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Topic: PHYSICS

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aether amplitude antimatter antiparticle astrophysics atom atomic attract attraction ballistics beam black hole buoyancy calorie calorific capillary action cathode ray tube centre of gravity centrifugal force centrifuge centripetal force chain reaction condensation conduct conduction conductive conductor convect convection core critical mass demagnetize dense density displacement dynamic electron elementary particle fallout fissile fission focus frequency friction fusion gamma ray gravitation gravitational gravity half-life hertz hydraulic Hz imaging impetus inertia invariable ion ionize kinetic laser lift liquefaction liquefy lodestone magnet magnetic magnetic field magnetism magnetize mass mechanical medium meltdown momentum motive mushroom cloud natural philosophy neutron Newtonian nuclear nuclear fission nuclear fusion nuclear physics nuclear reactor nucleus optical fibre particle accelerator particle physics phonic phosphorescence phosphorescent photo- photon photosensitive photosensitize physical physicist physics pivot polar pole power pressure propulsion proton pull quantum mechanics quantum theory quark radiate radiation radio wave ray reaction reactor reflect reflector refract relativity repel repulsion repulsive resilience resilient resistance resonance retention solid-state sonic sonic boom sound wave space specific gravity spectral spectroscope spectrum statics steady state theory strain stress surface tension tension thermodynamics thrust traction trajectory transmit ultrasonic ultrasound vacuum vaporize vapour vector wave wavelength work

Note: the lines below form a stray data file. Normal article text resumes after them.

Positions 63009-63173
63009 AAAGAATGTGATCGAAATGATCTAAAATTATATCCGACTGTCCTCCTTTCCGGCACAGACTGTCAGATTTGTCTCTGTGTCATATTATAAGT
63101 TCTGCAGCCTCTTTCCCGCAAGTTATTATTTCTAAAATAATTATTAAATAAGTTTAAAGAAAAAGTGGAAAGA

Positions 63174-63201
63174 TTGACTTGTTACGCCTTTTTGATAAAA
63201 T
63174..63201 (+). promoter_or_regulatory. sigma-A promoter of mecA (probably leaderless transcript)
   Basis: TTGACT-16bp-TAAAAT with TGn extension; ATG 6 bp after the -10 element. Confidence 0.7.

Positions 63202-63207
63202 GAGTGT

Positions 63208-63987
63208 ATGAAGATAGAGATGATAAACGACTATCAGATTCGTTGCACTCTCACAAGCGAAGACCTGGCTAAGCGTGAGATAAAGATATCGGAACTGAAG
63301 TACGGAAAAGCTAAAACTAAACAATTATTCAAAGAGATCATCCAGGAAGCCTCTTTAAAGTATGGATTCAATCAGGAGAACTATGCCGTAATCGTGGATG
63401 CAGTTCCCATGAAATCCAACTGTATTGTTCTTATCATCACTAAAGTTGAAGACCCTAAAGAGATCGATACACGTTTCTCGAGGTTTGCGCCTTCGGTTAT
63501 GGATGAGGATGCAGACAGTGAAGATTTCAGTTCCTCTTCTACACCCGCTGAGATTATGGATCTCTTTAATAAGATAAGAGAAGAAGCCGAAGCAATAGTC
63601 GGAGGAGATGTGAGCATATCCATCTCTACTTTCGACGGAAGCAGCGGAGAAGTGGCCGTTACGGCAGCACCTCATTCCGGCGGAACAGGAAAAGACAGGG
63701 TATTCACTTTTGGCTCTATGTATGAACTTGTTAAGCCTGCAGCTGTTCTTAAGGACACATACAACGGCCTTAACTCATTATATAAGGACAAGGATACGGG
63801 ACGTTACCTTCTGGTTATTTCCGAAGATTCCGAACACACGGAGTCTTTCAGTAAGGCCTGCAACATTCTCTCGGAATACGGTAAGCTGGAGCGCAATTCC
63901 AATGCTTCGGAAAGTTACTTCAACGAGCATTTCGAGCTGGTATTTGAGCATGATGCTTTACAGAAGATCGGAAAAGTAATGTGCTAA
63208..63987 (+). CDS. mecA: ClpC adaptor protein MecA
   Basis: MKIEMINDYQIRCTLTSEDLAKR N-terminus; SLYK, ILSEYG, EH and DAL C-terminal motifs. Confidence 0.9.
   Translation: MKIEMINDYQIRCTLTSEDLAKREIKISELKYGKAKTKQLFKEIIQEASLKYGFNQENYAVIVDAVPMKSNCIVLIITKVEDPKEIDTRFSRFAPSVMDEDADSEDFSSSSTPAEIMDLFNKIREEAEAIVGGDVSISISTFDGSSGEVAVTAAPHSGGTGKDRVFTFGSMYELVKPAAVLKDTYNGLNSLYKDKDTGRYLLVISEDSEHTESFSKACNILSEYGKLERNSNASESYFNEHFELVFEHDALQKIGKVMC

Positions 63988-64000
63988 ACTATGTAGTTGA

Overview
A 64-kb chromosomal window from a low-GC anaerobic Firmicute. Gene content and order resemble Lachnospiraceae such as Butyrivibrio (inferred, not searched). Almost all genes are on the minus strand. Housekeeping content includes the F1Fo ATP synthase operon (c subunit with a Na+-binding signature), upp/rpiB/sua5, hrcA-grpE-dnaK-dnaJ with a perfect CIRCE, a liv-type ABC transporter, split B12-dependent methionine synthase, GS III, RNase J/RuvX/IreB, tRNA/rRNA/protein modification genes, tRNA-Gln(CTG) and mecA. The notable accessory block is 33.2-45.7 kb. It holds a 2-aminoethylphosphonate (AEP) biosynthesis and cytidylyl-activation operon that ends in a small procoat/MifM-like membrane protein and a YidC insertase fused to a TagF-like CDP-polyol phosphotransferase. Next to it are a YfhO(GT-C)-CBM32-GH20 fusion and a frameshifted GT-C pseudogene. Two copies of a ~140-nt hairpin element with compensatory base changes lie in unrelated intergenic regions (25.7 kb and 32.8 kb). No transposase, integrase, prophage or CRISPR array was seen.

Date: 1400-1500
Language: Latin
Origin: physica, from Greek, from physikos 'of nature', from physis 'growth, nature'

physics

noun
     
phys‧ics [uncountable]
the science concerned with the study of physical objects and substances, and of natural forces such as light, heat, and movement
 
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